Reacting to neighborhood complaints, city Housing Commissioner Daniel P. Henson III plans to exclude tenants from rental assistance programs if they have criminal records.
Mr. Henson said he wants to "reinvent" the way Baltimore chooses and counsels families for the federal subsidy program known as Section 8.
In addition to screening for criminal activity, the Housing Authority of Baltimore City would:
* Hire social workers to deal with neighborhood disputes and to help tenants adjust to new surroundings.
* Provide families with counseling about where to find housing, including in the suburbs.
* Require landlords to be trained about the rental assistance program.
"The Section 8 program will be for people who are exemplary tenants and, but for their income, are ready to move on to a better life," Mr. Henson said. "It will be a reward for good behavior rather than a right people have because of poverty.
"The idea is to do everything we possibly can to work with communities as opposed to communities believing the program
is against them. We hope to reinvent the whole program," he said.
Community groups across the city have complained that an influx of Section 8 tenants has concentrated poor families and destabilized neighborhoods as landlords collect government rent while allowing properties to deteriorate.
Neighborhood leaders blame the Housing Authority for failing to discipline the minority of tenants and landlords who abuse the program.
Mr. Henson said the city has about 8,900 Section 8 tenants, who pay 30 percent of their income for rent while federal funds cover the rest.
He said the new plan would be phased in to cover the 500 to 600 certificates that become available every year.
Jane M. Conover of the Citizens Planning and Housing Association said Mr. Henson has held several meetings since the fall with neighborhood leaders and the housing group to find ways to make Section 8 "more community-friendly."
Housing and community activists gave Mr. Henson's plans generally favorable reviews yesterday.
"If the city can follow through with what they're proposing, I think it would work," said Cynthia R. Tensley, president of the Carrollton Ridge Community Association in Southwest Baltimore. "A lot of the past problem with Section 8 has been an inability to follow through."
Glenn L. Ross, president of the McElderry Park Community Association in East Baltimore, said the plan was positive.
"My faith in [the] housing [department] is very shaky. We keep hearing promises, promises, promises and nothing ever happens."
Federal officials said Mr. Henson was taking advantage of revised U.S. Department of Housing and Urban Development (HUD) rules, which took effect in October, that make it easier for housing authorities to eject irresponsible tenants and landlords from the rental assistance program.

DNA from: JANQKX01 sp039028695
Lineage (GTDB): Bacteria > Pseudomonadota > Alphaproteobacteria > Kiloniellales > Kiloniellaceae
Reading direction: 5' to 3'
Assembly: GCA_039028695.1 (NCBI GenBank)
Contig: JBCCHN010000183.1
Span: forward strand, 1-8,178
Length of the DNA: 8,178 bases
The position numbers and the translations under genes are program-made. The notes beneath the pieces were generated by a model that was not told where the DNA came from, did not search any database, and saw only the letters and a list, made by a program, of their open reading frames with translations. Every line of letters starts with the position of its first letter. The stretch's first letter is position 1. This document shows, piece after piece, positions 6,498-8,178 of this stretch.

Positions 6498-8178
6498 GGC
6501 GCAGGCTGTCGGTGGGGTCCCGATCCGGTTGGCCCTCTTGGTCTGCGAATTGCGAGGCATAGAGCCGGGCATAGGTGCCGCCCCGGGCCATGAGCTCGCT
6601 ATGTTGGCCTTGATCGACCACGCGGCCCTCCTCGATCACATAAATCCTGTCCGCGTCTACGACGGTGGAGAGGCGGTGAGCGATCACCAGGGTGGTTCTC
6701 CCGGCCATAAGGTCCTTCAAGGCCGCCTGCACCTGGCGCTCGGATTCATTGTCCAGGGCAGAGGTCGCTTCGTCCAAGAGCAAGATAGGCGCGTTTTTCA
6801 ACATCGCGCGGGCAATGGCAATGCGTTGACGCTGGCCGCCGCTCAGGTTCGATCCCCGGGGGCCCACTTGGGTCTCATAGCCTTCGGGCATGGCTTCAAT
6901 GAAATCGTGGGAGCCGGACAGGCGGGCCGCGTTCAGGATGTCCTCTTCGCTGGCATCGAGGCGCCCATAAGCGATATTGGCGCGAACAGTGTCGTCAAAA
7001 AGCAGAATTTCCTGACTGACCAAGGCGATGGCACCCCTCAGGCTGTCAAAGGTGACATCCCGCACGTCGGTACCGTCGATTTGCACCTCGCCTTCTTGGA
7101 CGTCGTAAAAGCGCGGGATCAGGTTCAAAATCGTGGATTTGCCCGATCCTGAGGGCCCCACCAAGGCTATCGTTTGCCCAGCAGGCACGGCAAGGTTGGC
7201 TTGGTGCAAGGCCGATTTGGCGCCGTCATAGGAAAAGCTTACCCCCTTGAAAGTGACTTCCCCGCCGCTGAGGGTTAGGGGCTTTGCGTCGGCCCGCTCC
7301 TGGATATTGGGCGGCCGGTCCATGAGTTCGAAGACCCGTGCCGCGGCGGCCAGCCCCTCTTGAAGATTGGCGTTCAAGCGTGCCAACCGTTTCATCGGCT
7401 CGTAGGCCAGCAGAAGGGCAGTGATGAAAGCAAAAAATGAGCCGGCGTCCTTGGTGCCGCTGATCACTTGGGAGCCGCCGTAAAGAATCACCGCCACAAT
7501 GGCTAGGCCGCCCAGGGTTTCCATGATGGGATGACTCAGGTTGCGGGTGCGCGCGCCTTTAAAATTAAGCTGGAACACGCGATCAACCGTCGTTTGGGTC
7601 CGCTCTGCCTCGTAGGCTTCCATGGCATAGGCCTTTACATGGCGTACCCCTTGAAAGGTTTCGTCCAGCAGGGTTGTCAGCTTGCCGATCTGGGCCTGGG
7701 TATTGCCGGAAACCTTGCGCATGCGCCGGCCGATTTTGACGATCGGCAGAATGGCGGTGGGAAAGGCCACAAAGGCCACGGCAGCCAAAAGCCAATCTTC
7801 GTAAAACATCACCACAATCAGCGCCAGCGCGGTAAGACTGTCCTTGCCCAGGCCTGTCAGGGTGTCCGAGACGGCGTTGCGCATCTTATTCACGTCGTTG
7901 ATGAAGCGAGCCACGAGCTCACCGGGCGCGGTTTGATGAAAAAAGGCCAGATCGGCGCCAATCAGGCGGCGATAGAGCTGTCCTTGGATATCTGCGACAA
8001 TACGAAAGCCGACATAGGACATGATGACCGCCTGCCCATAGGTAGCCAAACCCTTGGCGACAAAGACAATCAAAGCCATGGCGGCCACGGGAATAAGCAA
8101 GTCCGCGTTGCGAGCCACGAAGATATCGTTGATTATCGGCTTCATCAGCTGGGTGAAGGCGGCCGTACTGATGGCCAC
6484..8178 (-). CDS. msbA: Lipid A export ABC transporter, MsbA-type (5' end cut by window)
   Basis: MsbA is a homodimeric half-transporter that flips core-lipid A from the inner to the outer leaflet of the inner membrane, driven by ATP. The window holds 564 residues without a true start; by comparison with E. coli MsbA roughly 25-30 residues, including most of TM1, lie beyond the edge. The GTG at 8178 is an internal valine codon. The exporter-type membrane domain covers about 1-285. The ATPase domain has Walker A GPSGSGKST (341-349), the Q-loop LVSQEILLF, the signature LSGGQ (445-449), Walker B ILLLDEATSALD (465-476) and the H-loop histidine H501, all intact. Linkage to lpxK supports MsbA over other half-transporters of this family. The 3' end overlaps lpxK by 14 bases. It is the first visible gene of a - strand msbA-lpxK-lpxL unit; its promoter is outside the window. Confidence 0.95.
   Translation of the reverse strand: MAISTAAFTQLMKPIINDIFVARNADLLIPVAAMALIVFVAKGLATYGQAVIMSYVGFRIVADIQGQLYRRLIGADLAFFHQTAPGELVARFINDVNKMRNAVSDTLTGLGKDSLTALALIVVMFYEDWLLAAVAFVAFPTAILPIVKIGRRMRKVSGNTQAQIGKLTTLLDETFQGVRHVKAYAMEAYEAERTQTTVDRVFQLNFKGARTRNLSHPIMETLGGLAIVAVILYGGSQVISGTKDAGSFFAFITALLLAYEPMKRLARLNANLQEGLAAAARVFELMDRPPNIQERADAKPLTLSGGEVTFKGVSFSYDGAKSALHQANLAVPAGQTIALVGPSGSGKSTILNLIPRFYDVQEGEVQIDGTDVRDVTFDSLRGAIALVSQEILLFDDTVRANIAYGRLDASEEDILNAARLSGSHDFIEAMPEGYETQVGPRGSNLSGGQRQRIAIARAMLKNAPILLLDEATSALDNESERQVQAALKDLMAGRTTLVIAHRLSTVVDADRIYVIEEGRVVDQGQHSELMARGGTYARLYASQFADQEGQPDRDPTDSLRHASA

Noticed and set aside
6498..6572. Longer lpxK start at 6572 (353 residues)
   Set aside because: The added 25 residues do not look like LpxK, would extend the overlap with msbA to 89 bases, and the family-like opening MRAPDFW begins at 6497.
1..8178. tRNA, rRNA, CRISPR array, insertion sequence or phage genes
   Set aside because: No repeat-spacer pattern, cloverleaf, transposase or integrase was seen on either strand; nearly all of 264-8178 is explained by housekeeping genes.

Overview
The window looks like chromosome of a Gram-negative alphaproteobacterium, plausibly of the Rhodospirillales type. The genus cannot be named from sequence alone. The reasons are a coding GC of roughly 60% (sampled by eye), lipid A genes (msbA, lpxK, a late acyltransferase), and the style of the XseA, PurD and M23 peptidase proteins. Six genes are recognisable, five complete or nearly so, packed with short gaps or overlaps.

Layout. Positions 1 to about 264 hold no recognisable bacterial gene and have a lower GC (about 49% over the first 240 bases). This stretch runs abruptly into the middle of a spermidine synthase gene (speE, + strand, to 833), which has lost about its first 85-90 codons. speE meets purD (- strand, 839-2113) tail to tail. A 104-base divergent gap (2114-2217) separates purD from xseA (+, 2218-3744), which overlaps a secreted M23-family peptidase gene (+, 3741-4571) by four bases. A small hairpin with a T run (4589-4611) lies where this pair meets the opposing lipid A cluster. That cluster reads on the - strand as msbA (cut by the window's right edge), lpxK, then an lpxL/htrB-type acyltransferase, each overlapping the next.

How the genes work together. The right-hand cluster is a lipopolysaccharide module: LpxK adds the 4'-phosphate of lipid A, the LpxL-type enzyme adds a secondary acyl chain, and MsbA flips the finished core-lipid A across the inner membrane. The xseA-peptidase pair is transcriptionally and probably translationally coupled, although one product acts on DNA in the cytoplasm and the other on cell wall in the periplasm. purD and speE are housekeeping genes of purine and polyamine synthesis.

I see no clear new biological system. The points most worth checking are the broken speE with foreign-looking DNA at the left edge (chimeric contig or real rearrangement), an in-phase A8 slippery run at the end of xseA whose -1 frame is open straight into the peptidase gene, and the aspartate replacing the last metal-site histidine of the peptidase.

The rules say he does not need further HUD approval to revamp Section 8 in Baltimore.
William F. Tamburrino, director of HUD's Maryland public housing office, said the rules give housing officials broader authority to keep families out of the program "if there is a preponderance of evidence of prior criminal activity." That could mean arrests, not just convictions, he said.
Mr. Henson told the Butchers Hill Community Association on Wednesday night that people with "any type of violence in their past, any type of drug convictions would be excluded" from the program for five years.
Barbara Samuels, a housing lawyer at the American Civil Liberties Union of Maryland, said that evicting tenants convicted of drug offenses or violent crimes was widely accepted, but that background checks could be unfair if they are based on arrests, not convictions.
"People are presumed innocent unless proved otherwise," she said. "There are very different rates of arrest based on race, where you live and so on. The results can be harsh on innocent family members with the bad luck to be in the same household as someone arrested."
Ms. Samuels applauded Mr. Henson's plan to show tenants rental housing both in the city and the suburbs. The ACLU sued the city and HUD last year to prevent officials from relocating public housing tenants in poor, black neighborhoods. Under a proposed settlement of the suit, more than 2,000 such families would move to predominantly white, middle-class areas over six years.
Mr. Henson's plan is not part of the proposed settlement, though the two approaches share an emphasis on screening and counseling tenants.
Mr. Henson estimates that under his new plan, only about 25 percent of eligible Section 8 families -- perhaps 100 to 150 a year -- will move to the suburbs. He said most tenants would stay in Baltimore to be near relatives, friends, jobs and transportation.
He said the Housing Authority would add three Section 8 housing inspectors, for a total of 17; hire eight social workers; and provide three relocation counselors. Section 8 administrative fees, previously used to pay for security at public housing high rises, would finance most of the program.